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5 Real Guys and How They Started Their 2017 Fitness Transformations

Starting is half the battle!
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It’s the start of a new year, and that means it's also time to set some goals towards a better you. Did weight management make it to the top of your list? To give you a head start, heed the wise words of these five men who were in the same position just a year ago. While they each had their own reasons for deciding to work on their fitness, all agree: It takes dedication, perseverance, patience and a whole lot of hard work to see even the most miniscule movement on the scale. But 2017 was their year, and they haven't just cut their weight down—they've also improved their overall well-being. See if you can learn anything from these guys.

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Troy Sitosta, 30, designer, art director and entrepreneur
“2017 was a struggle for me. The whole year was about fixing problems that were really out of my control. My businesses were also flourishing and the demands were getting higher,” shares Troy who eventually lost focus on himself. “When the year was nearing its end, I told myself that I couldn't go on like this.” 

How he started: Troy strategized and made fitness a non-negotiable part of his day. “With discipline, I made 6 to 9 in the morning my me-time.” He went to the gym for a balance of resistance training and cardio activities before heading to work. “The first week was hard because I had to get used to sleeping early and waking up while everyone else was still asleep. Eventually, I started to enjoy it as I was noticing my rapid progress. I got addicted to the bursts of energy after a workout that made me feel fearless and alert throughout the day.” He turned his diet around as well: “I ate clean—mostly greens cooked simply—and watched my calories.” On rest days, he likes changing things up by trying boxing, yoga, swimming and indoor cycling. It also helps to have people supporting you all the way: “I made new friends who are also into fitness and supportive of my start and we would set fitness hangouts to keep it fun.”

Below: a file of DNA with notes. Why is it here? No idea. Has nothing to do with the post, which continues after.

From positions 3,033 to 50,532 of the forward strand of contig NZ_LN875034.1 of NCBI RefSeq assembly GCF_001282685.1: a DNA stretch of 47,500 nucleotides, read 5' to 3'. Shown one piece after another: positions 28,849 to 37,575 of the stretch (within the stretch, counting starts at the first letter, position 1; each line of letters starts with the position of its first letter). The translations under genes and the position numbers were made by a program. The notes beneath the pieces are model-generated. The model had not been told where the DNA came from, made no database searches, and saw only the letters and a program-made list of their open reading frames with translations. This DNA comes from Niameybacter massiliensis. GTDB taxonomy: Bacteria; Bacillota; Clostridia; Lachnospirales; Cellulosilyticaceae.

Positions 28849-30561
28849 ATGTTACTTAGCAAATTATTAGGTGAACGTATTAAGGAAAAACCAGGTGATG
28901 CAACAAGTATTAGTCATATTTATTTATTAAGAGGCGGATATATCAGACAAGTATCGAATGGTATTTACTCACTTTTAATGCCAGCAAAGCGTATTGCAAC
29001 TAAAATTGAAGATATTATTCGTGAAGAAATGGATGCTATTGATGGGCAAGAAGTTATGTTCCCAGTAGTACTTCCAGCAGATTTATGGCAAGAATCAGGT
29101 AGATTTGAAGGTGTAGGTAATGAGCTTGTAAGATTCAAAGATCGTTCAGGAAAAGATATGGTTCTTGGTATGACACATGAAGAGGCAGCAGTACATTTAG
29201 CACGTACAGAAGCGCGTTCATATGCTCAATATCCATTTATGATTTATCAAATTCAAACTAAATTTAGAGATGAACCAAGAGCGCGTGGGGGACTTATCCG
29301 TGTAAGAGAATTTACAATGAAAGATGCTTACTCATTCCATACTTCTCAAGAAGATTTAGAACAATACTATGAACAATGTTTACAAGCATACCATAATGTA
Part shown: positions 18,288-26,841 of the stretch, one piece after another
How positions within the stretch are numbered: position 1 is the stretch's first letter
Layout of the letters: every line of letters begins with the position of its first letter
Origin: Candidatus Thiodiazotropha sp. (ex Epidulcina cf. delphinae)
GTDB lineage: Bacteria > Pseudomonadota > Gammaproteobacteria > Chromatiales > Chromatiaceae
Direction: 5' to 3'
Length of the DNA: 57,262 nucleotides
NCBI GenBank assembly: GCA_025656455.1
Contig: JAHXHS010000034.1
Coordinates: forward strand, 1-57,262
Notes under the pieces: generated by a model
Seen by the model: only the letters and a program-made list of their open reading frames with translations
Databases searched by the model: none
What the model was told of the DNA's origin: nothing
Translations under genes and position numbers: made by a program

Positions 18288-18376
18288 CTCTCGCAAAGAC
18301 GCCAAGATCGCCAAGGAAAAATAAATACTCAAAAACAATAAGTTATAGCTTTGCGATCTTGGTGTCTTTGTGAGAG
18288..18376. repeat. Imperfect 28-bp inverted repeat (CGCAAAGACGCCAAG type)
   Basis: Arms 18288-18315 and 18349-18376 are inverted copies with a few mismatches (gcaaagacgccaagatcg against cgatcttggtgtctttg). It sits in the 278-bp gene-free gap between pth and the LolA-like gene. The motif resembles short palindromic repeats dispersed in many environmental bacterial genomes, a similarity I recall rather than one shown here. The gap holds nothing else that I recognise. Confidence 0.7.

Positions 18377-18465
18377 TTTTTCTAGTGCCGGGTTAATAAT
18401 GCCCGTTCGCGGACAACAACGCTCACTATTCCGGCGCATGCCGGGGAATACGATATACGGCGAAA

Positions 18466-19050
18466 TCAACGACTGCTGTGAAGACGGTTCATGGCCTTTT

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Ace Jacinto, 23, electronics engineer
Ace started working on his well-being out of fear—a constant fear of succumbing to diseases in his old age. “Aside from that fear that lingered in my mind, I also wanted to see how much overall improvement I could get if I started working out.”

How he started: “I turned getting fit into a lifetime commitment. I became more careful of what I ate and I did a physical activity, whether jogging or working out in the gym, every day.” He had to exert a lot of effort, especially with his stressful job constantly sidelining his journey. “But I never made it an excuse to not get up and exercise. Getting fit needs so much effort but it is worth doing.” The hardest part for Ace? Seeing no visible progress during the first few months. “But seeing my old pictures made me realize that I shouldn't quit. Up to this point, I still look at my old pictures. They serve as constant reminders to continue improving even if I’m already close to reaching a particular goal. The moment people around you notice your progress, you'll feel more determined to progress.”